As organizations around the world begin to take cybersecurity threats more seriously, large-scale attacks like the recent breach of a major credit reporting agency seem to be happening more frequently. At the same time, there’s increased focus on who’s responsible for security vulnerabilities.
The aforementioned Equifax attack exposed the personal data of as many as 143 million Americans, triggered a lawsuit by the state of Massachusetts as well as at least 50 class-action suits, Federal Trade Commission and FBI investigations and questions from a Senate oversight committee.
Also in September, one of the world’s largest accounting firms was hit by an attack which breached its internal email system, as well as a well-known U.S. regulatory body, which revealed that hackers gained access to information that could have given them an unfair trading advantage. In the wake of these attacks, we must accept that almost anyone can be hit, which means we all have to be prepared.
Don’t blame the victim
As I’ve written before, it’s crucial not to blame the victim in a cyberattack. Pointing the finger at the perceived weakest links in the chain of the organization can encourage them to hide breaches, or try to fix things themselves. This kind of suppression of information and awareness can be devastating for cybersecurity.
Basically, “blame the victim” and finding the “bad guy” inside the company does not do any good and only fosters a mentality of “pretend it doesn’t exist,” especially in a layered bureaucracy. Today, data has more value than physical objects and crosses not only corporate lines but sovereignty. That means we need a new mentality of reporting incidents quickly, and without blame. If a stranger without a badge wanders into a company, it will provoke a response from today’s workers. Similarly, suspicious data has telltale signs that we need to report immediately — it’s better to be better safe than sorry.
Read the signs
Awareness of the basic stages of a cyberattack can help foster a culture of vigilance and communication. Criminals don’t simply exploit an unpatched vulnerability and then get the data and run. They have to traverse a gauntlet of security measures in today’s IT-dependent organizations. This process is known as the attack lifecycle. This model that describes the tasks an adversary group must accomplish in order to complete its mission. It must first reconnoiter for victim weaknesses — this is the part that is often automated and done broadly. After a vulnerability is found, the initial attack is delivered and once the victim is compromised, a command and control channel is installed while traversing the internal networks to create other enclaves for attack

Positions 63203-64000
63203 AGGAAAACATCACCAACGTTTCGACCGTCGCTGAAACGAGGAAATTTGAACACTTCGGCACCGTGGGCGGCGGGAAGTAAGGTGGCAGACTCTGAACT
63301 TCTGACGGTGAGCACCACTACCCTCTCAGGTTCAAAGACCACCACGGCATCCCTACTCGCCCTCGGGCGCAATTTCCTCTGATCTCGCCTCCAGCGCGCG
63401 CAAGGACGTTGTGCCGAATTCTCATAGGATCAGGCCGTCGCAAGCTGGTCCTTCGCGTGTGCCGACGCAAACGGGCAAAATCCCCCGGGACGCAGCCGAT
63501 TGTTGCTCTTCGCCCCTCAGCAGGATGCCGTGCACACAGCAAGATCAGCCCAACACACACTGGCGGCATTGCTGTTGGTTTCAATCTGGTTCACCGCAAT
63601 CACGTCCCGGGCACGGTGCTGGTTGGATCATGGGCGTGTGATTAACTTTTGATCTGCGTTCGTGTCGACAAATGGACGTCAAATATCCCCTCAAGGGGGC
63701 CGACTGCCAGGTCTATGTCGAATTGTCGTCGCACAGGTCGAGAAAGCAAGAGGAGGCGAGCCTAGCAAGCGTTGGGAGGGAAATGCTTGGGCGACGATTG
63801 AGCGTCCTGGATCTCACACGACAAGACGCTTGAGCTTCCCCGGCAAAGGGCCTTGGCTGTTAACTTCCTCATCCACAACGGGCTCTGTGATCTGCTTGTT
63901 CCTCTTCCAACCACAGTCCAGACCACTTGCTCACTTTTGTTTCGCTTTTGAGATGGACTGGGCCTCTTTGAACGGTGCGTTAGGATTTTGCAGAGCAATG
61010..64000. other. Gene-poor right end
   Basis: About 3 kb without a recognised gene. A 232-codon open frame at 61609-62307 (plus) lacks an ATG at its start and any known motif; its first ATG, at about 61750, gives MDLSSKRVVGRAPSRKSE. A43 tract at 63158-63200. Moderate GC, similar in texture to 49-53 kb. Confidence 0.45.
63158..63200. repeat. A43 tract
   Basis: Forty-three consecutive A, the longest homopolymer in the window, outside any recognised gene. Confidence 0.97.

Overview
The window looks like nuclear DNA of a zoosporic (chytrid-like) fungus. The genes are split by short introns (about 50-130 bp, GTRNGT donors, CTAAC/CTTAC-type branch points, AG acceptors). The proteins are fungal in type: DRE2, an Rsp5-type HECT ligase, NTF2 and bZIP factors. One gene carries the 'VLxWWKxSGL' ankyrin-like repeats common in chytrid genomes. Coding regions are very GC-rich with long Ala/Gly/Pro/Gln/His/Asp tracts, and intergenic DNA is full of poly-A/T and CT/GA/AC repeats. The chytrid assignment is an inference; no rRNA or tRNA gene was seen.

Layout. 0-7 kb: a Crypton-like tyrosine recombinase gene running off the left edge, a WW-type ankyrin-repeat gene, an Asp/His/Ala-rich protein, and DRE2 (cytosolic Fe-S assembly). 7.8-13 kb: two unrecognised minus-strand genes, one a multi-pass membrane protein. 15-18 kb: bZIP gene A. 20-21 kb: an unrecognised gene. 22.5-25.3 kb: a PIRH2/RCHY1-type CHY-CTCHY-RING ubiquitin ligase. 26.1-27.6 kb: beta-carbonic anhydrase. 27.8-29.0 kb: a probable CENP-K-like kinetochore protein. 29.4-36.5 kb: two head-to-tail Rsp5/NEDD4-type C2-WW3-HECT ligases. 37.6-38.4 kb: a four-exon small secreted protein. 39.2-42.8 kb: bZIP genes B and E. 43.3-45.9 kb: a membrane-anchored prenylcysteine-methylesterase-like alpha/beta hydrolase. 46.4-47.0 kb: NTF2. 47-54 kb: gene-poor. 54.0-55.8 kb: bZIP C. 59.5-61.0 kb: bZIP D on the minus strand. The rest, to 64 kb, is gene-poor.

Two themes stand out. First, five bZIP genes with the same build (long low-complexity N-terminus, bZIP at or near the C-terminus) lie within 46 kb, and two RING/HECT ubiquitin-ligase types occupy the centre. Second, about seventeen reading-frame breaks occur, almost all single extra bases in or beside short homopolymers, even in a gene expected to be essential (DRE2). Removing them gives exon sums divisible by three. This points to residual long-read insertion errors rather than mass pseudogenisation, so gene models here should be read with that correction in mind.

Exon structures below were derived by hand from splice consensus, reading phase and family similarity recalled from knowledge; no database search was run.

It’s important to remember that for an attack to be successful, these last few steps are not only crucial steps but also take time to manually execute. Thus, it is not only important for corporations to put automatic prevention systems at these various stages but to also create a culture where people will quickly notify security if there’s any unusual or suspicious activity at these stages. Time is of the essence but there are actually many opportunities to catch an attacker.
It’s not game over if your system gets penetrated, but it might be if you don’t properly communicate this fact in a timely manner. You should also communicate how further damage was mitigated and whether actual data loss occurred because of this quick action. Thus, it’s critical in this day and age that we not only be ready for cyberattacks but we also rehearse for them and other, related scenarios. Because they will happen.
The following is a short list of absolute must-have preparations in place to deal with cyberattacks.
1. The organization must have an executive chief information security officer (CISO) or role with an equivalent function that regularly updates, if not reports into, the board. He or she must be responsible for overall cybersecurity with regular and direct reporting to board’s audit and/or risk committee.
2. Every organization must have an incident response (IR) plan that is developed by internal and external IR team members. The members must periodically tabletop, refine, and update the plan to keep it current for any possible eventuality.
3. It’s essential to carry out training and education programs on cybersecurity awareness and response for employees as well as the security team.
4. Vendors and contractors should not be the weakest link in organizational security, but they often are. Many attacks penetrate via a supplier, contractor or even law and accounting firms. Organizations should ensure their partners are also protecting themselves and not being used as beachheads for groups launching attacks. Some of the biggest breaches in recent years have involved weak links in third party vendors.
5. The security team should carry out regular cybersecurity simulations or tabletop exercises to rehearse response efforts and prepare for the eventual crisis.
6. The organization must retain forensics, legal and public relations experts to provide the board and stakeholders with all the information they need about a breach.
7. Cyber insurance should be considered since it will become increasingly prevalent. It will become second nature for companies to have insurance that will cover the costs of forensic analysis, legal services, public relations, credit monitoring, litigation and regulatory requirements if and when a breach were to occur.
When it comes to cybersecurity, complacency is your enemy. To minimize your risk of attack, review your security posture and culture and make the necessary changes. There are many bad guys out there trying to get their hands on valuable data, but instituting the proper precautions can make their mission a lot more difficult and, hopefully, not worth the trouble.